Excessive confidence: A bias that’s hard to outsmart

light speed measures

The speed of light in a vacuum is one of the big constants in the universe. It is the c in Einstein’s famous E=mc2 equation. A lot of physics hinges on the notion that c does not vary.

But as recently as the 1930s and 40s, some physicists thought that the speed of light might be slowing down at the rate of 4 kilometers per second per year, or even more  bizarrely, that c might be oscillating up and down in a cycle with a period of 40 years.

Overconfidence in the accuracy of measurements proved to be the real problem. The psychological bias is explored in fascinating detail in Assessing uncertainty in physical constants, a classic paper by Max Henrion and Baruch Fischhoff published in the American Journal of Physics in 1986.

From  1876 to 1902, measurements overestimated by about 70 kilometers per second. From 1905 to 1950, they underestimated it by about 15 kilometers per second. In 1941, a physicist named Raymond Birge tried to make sense of the mess by adjusting for systematic errors in measurement experiments and concluded that “after a long and, at times hectic history, the value for c has at last settled down into fairly satisfactory ‘steady state.'” But, as Henrion and Fischhoff point out, Birge’s confidence proved premature:

Just nine years later, the recommended value had shifted by 2.4 of his 1941 standard deviations. This 1950 value, too, was soon supplanted, by a value different by over 2 of its standard deviations. Once again, shifting estimates prompted the suggestion that c might be changing, this time increasing.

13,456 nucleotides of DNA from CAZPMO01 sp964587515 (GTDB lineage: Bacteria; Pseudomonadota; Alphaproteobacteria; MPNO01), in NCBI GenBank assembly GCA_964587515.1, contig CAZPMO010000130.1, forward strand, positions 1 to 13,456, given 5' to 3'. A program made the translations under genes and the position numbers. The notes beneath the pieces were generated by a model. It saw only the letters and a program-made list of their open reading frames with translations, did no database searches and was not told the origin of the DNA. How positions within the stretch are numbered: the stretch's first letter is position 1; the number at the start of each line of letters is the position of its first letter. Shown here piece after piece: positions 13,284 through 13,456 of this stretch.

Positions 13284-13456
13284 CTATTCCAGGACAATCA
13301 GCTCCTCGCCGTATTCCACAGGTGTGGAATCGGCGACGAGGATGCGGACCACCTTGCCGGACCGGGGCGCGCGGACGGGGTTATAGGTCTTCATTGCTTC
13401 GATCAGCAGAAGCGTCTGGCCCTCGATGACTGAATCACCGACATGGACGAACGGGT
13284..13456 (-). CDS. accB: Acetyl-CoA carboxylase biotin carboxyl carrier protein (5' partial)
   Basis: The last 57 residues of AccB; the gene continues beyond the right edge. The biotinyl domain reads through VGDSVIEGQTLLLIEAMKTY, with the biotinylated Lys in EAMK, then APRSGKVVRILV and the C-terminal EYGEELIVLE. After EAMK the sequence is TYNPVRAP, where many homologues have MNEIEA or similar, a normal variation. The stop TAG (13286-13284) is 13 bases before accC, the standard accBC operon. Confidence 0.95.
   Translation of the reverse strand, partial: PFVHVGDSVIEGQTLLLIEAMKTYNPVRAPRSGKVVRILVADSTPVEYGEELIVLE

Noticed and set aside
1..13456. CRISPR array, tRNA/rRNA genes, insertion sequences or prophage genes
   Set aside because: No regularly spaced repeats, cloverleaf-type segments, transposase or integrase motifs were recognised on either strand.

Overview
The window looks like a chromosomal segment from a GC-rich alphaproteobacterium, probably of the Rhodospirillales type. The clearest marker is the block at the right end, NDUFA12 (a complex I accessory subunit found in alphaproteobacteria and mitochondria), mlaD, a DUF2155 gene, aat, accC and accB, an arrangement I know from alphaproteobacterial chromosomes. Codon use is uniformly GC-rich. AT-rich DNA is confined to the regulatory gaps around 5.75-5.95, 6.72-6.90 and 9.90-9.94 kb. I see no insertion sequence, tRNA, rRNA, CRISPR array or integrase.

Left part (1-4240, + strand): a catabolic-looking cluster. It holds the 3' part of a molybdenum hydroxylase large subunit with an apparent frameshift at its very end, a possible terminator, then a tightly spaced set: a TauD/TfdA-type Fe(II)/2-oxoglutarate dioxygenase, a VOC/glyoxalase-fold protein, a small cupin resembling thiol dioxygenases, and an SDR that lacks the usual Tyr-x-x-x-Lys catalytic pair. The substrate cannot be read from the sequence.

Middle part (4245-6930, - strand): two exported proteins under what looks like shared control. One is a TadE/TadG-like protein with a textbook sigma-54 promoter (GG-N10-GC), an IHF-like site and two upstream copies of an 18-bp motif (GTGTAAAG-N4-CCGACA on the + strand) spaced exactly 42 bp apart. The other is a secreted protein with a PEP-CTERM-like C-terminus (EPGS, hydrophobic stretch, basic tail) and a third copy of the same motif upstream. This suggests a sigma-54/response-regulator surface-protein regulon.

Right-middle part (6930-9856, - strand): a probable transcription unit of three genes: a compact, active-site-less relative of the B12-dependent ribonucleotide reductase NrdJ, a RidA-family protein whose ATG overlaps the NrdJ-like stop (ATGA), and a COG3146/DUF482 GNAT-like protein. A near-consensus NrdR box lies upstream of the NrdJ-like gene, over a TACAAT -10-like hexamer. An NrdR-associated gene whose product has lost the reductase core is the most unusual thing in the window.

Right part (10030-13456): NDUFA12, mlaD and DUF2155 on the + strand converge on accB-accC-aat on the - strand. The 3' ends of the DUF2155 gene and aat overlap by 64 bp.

Henrion and Fischhoff diagnosed several ways that decisions by scientists could magnify their overconfidence bias. The one that really stands out for me is the human tendency to embrace confirming evidence while brushing aside disconfirming evidence.

“Unfortunately, people have a considerable ability to ‘explain away’ events that are inconsistent with their prior beliefs,” they note. Mendel did it with his pea breeding experiments that began to unlock the rules of heredity. Millikan did it with his oil-drop experiments that measured the charge of the electron.

The figure above (redrawn by Morgan) shows measurements of the speed  of light going back to 1860. For more than 20 years, physicists were so far off the mark that their confidence intervals, or estimates of measurement error, did not even overlap with the eventual best-measured value (indicated by a horizontal line in the figure).

You can also see how the light speed measurements show a bandwagon effect. They cluster around particular values at different periods in time, suggesting that scientists massaged their data so as to not wander too far from the results reported by their peers.


Assessing uncertainty in physical constants, by Max Henrion and Baruch Fischhoff, Am J Phys (1986)

Use (and abuse) of expert elicitation in support of decision making for public policy, by M. Granger Morgan PNAS (2014)

One comment

  1. I’m probably the last to see this article –> Speed of light not so constant after all, such an elegant experiment!

    Great historical overview, Joe. Not a scientist myself. But I do seem to recall some early studies where they averaged the speed of light between hill tops or mountain tops. Puzzled me why they averaged, wasn’t light supposed to be constant?

    Again, thanks for the article, great insight.

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